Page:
Then there are the numerous retail brokers such as Charles Schwab and their clients, the private investors, who make up a sizeable proportion of the capital markets. While institutional investors such as venture capital funds benefit from private equity placements, private individuals generally only gain significant exposure to these investment opportunities once they are listed as equities on a stock exchange–indeed, this in one of the key functions of an exchange: that it allows a larger pool of individuals who otherwise cannot gain access to investment opportunities to take part in the shareholding process.
In addition, it is retail investors who often facilitate much faster capital market cash-flow as they create easily-available, liquid secondary and tertiary markets for the sale of equity that institutions have realised a capital gain on. This has the effect of freeing up capital that venture capital funds use to finance further investors.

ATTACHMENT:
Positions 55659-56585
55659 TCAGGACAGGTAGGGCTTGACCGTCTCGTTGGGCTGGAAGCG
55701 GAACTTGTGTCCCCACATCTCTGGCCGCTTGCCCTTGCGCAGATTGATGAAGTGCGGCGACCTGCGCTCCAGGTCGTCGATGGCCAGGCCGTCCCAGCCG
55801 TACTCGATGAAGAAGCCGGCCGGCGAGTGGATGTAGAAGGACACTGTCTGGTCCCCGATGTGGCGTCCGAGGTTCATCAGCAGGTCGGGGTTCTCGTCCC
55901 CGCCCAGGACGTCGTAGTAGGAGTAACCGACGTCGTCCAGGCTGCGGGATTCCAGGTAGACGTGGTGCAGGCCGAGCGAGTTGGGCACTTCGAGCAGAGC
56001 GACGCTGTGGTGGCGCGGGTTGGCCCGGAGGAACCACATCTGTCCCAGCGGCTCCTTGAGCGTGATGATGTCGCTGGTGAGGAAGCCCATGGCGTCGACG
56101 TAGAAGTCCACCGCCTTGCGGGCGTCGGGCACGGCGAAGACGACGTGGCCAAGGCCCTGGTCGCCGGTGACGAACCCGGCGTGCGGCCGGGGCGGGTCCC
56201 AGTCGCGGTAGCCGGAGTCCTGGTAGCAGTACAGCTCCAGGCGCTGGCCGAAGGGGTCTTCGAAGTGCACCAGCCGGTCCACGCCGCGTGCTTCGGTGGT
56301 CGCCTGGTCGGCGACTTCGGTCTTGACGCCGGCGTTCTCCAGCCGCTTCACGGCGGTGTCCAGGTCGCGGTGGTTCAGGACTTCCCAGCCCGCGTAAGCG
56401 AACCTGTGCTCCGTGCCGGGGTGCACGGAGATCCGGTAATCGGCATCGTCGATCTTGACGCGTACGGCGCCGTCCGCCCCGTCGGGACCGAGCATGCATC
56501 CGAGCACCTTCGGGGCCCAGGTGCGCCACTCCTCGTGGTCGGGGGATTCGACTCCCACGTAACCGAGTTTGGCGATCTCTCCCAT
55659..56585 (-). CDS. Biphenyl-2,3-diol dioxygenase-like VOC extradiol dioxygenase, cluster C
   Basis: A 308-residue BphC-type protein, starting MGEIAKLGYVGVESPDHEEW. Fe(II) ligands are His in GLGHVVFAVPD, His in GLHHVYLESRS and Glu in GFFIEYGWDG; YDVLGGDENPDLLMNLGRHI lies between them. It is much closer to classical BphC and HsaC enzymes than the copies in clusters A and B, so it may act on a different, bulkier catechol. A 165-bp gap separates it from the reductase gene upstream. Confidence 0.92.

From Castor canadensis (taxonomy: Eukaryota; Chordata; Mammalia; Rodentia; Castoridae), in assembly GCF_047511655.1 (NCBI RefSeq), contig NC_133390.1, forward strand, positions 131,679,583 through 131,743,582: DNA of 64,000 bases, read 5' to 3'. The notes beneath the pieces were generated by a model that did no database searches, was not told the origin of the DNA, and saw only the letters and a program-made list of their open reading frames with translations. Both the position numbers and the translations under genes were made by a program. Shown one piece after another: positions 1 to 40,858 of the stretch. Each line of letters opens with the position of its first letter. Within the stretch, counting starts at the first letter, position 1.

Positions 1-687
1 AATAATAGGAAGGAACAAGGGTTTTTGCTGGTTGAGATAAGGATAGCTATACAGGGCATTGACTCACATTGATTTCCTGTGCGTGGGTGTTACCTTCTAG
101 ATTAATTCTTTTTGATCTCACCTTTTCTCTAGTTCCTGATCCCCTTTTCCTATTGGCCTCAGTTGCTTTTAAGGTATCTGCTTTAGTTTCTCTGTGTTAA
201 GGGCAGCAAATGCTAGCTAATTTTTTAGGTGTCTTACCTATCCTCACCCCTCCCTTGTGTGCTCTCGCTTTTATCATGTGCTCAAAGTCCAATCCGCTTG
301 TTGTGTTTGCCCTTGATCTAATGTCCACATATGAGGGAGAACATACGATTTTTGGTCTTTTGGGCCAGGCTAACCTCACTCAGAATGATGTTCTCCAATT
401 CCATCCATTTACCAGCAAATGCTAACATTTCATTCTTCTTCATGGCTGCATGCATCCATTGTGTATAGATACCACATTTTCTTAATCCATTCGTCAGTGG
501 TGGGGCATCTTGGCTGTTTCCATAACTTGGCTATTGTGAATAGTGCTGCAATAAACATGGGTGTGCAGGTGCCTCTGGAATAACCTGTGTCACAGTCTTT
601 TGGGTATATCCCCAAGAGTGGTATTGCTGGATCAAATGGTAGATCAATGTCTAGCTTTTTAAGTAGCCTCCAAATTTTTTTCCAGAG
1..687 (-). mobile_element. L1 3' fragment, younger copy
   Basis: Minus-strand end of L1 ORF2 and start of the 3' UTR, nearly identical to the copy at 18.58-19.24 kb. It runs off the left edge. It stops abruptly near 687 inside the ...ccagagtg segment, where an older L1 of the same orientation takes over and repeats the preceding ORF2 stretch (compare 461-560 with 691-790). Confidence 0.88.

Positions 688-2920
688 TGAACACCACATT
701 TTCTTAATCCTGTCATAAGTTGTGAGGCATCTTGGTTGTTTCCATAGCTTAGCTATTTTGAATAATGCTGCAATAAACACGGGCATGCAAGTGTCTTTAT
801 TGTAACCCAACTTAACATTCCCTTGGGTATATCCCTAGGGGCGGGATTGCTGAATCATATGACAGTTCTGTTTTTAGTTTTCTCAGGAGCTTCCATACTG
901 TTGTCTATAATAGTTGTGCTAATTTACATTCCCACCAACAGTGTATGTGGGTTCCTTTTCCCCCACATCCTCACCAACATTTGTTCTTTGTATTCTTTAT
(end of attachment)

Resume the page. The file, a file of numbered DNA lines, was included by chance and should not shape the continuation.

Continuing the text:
Here the columnist and Editor really might have thought harder about her postulation. To suggest, as Rich does, that “more entrepreneurs are finding it a seller's market,” and that “(they) are doing just fine” is to naïvely assume that only a primary market is necessary in order to facilitate entrepreneurial and innovative growth in an economy. The principle goes back to the age-old law of supply and demand: if demand at the lowest level does not outstrip supply then capital dries up – in the same way, if there is no “re-sell” IPO market for private equity investments then continued funding of entrepreneurial ventures cannot foreseeabley be sustained. Corporate financing activities such as industry trade purchases and big company mergers, as stated as one of the reasons for the IPO decline by The Wall Street Journal in Rich’ s riposte, is hardly a reliable long-term strategy for continued investment funding as there is a significant limit the possibility of these types of deals without fresh capital to cushion the activity.
And so it seems that despite the fact that Rich and her erstwhile team of amateur economists at Inc. might not care that much for the number of IPO’s in the market, the very entrepreneurs whom she directs so enthusiastically to the publication’s valuation guide–“Take a look at our Ultimate Valuation Guide to get a sense of all the companies that are cashing in”–might end up caring rather more than it seems.